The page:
Cousteau Represents Environment at Winter Olympics

SALT LAKE CITY, Utah, February 11, 2002 (ENS) - Jean-Michel Cousteau, ocean explorer, environmentalist, educator, and film producer, has become the first person to serve as the global symbol of the environment at the 2002 Winter Olympic Games.

Cousteau was one of eight people to carry the Olympic Flag during the Opening Ceremonies into the stadium in Salt Lake City, where it flies as a symbol of the principles of the Olympic games, which include sport, culture, and most recently the environment.

The eight participating dignitaries, who represent the five continents symbolized in the Olympic Rings and the three tenets of the Olympics, included Archbishop Desmond Tutu (Africa), John Glenn (The Americas), Kazuyoshi Funaki (Asia), Lech Walesa (Europe), Cathy Freeman (Oceania), Jean-Claude Killy (Sport), Steven Spielberg (Culture), and Jean-Michel Cousteau (Environment).


Jean-Michel Cousteau at the 2002 Winter Olympics (Photo courtesy Ocean Futures)
"I am deeply honored to represent the third and newest principle of the Olympic Games: the Environment," said Cousteau. "Clean water, air, and biological diversity are our planet's legacy. I carry this Olympic Flag in recognition of every human being as well as for future generations whose birthright is a sustainable global environment."

The International Olympic Committee added environment to sport and culture as the third principle of the Olympics in 1994. Although other Winter Olympics have incorporated elements of environmental awareness and activities into their events, this is the first Winter Olympics to set a goal of zero emissions and zero waste.

As more than 2,500 top athletes from 77 countries begin to compete for the Olympic medals, Cousteau congratulated the Salt Lake Organizing Committee for its efforts to incorporate environmental awareness and sensitivity into every aspect of the 19th Winter Olympic Games.

"This is an opportunity for all of us to understand and appreciate our connection to the natural world, especially the ocean, which is the cornerstone of life support on our water planet," he said. "Water from the sea undergoes a transformational journey, eventually becoming snow that is fundamental to the Winter Games. It will go on to become life giving fresh water, and then make its way back to the sea. And so, the health of the ocean and the health of our species are directly connected."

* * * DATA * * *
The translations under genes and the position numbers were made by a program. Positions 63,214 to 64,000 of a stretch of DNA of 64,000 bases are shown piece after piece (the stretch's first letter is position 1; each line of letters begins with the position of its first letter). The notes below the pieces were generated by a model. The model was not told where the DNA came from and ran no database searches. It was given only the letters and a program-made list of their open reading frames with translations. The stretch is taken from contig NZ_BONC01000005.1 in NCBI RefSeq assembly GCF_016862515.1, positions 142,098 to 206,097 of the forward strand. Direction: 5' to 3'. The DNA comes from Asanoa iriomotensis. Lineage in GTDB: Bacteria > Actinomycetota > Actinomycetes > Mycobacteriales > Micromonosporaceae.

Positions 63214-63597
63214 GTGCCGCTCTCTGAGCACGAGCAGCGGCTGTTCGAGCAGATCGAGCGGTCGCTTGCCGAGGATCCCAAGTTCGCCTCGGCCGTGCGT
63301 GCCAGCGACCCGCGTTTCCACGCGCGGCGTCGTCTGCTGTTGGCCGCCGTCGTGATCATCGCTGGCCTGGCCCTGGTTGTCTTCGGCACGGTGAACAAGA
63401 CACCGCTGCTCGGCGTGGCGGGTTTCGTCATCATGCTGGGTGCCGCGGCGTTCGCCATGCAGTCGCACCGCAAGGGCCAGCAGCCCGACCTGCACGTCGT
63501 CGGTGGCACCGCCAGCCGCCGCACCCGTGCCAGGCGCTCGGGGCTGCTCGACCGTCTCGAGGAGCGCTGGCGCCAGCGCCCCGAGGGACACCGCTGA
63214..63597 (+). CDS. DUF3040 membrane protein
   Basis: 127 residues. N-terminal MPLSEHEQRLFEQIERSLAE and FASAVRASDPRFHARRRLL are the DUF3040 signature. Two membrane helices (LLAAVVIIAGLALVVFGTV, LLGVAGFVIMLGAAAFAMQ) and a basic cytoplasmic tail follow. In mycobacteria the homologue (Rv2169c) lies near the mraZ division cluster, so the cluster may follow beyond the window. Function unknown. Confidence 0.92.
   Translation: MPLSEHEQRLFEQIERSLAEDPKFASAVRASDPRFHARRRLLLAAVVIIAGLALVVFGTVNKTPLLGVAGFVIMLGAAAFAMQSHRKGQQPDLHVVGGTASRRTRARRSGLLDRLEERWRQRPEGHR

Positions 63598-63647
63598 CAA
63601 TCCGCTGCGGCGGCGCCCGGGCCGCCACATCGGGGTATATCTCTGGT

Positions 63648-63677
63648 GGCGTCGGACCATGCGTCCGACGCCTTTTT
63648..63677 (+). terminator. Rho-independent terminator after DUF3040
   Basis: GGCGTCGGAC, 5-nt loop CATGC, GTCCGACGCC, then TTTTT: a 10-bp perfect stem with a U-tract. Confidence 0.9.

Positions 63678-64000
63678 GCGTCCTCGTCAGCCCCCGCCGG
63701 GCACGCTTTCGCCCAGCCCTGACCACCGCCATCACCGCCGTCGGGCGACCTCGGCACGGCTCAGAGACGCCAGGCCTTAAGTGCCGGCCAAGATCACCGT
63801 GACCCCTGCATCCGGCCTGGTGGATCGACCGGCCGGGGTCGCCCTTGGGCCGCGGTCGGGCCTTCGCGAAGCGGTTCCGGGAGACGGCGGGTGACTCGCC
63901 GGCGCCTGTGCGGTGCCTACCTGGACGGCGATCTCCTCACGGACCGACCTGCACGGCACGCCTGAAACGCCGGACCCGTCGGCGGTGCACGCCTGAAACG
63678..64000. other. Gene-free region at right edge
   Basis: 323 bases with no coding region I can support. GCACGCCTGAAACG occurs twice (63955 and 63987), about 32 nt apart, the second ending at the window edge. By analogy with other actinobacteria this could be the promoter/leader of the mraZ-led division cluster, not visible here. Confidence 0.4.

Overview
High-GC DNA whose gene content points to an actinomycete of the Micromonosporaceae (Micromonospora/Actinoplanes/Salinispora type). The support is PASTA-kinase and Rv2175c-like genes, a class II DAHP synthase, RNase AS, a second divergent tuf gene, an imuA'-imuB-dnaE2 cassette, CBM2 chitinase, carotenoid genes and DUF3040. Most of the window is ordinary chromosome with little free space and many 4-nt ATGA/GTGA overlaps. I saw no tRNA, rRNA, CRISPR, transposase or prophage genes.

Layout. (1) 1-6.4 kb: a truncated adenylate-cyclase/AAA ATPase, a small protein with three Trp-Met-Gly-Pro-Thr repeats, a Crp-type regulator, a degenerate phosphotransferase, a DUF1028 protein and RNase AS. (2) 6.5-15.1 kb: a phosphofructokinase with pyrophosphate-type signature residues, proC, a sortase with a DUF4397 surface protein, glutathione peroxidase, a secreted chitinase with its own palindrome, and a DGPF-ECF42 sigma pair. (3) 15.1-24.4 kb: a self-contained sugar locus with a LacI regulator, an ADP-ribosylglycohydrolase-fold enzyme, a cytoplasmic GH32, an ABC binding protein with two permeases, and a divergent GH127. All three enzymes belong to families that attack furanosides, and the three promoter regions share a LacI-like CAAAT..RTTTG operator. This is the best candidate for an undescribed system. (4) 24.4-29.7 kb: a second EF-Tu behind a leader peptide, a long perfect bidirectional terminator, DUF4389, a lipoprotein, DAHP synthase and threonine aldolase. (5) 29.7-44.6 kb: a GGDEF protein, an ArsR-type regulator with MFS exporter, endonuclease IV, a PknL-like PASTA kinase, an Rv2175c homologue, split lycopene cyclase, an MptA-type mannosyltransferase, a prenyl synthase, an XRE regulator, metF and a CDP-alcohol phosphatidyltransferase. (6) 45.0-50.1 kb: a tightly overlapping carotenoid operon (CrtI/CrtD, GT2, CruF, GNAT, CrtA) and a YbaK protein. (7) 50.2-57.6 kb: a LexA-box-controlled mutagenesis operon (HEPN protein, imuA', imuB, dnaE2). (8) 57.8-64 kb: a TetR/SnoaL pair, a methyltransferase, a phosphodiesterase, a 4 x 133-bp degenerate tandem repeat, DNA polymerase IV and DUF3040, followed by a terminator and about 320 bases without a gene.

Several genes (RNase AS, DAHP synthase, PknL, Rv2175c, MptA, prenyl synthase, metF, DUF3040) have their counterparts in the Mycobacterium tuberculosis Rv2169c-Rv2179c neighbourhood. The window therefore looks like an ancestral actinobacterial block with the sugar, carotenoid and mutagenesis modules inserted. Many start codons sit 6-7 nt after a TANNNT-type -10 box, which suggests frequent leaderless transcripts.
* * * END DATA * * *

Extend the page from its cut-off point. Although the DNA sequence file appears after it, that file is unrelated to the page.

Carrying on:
The son of ocean explorer Jacques Cousteau, Jean-Michel spent much of his life with his family exploring the world's oceans aboard the research vessels Calypso and Alcyone.

After his mother's death in 1990 and his father's in 1997, Jean-Michel founded Ocean Futures Society in 1999 to carry on this pioneering work. This nonprofit marine conservation and education organization develops marine education programs, conducts research, and fosters a conservation ethic.

The Earth Communications Office (ECO) has produced a public service announcement (PSA) that will run throughout the Games at various event venues encouraging people to protect the environment. Jean-Michel narrates the French language version of the PSA, which says, "We don't inherit the earth from our parents. We borrow it from our children."

The Salt Lake Organizing Committee and ECO have collaborated to create a series of environmental action steps that people can incorporate into their daily lives based on some of the environmentally sensitive actions taken at the 2002 Winter Games.

The activities surrounding the Winter Olympics will not be contributing to global warming, due to a zero emissions policy that offsets the entire impact of the emissions caused by the Games.

The Olympics' commitment to a zero waste policy means that close to 95 percent of the six million pounds of waste that will be generated at the games will be recycled.


Deer Valley Resort (Photo courtesy 2002 Winter Olympics Education Site)
Deer Valley Resort minimized the environmental impact of competitors and spectators during the Games, by reseeding 100 acres of land and reusing all soil that was removed for construction.

The Olympic Oval is being honored by the U.S. Green Buildings Council for utilizing an energy efficient external suspension system that uses half the structural steel of a typical building of its size.

The dishes, the paper, and the trash bags at the Olympic Games are made of biodegradable materials.

SLOC has announced that 70 local hotels, more than 8,700 hotel rooms, are participating in a program asking guests to reuse their towels and linens.

SLOC saw to it that 18,000 trees were planted in Salt Lake City, and Olympic organizers have developed a campaign that is well on its way to getting 17 million trees planted globally in honor of the Olympics.

Designers of the Snowbasin where the downhill ski racing events are being staged retained the slopes' topsoil to guarantee that the root systems of existing trees and plants would remain intact, and work near occupied birds' nests was suspended to protect sensitive species.

Olympic organizers are encouraging everyone to drink shade grown coffee, eat more veggies and buy organic foods at the grocery store.

The Zamboni ice resurfacing machines at the Olympics have been retrofitted to run on natural gas.

At the Utah Olympic oval, nearly two hectares (five acres) of white rubber membrane roofing material is used to reflect heat otherwise absorbed by the building, reducing temperature control costs.

"Olympic athletes are the ambassadors of the sporting world, and I am honored to be in their midst," said Cousteau. "Today I have the privilege of serving as an Ambassador of the Environment helping people better understand their connection to the water, air and land on which our lives literally depend. People protect what they love, and we can only protect what we fully understand."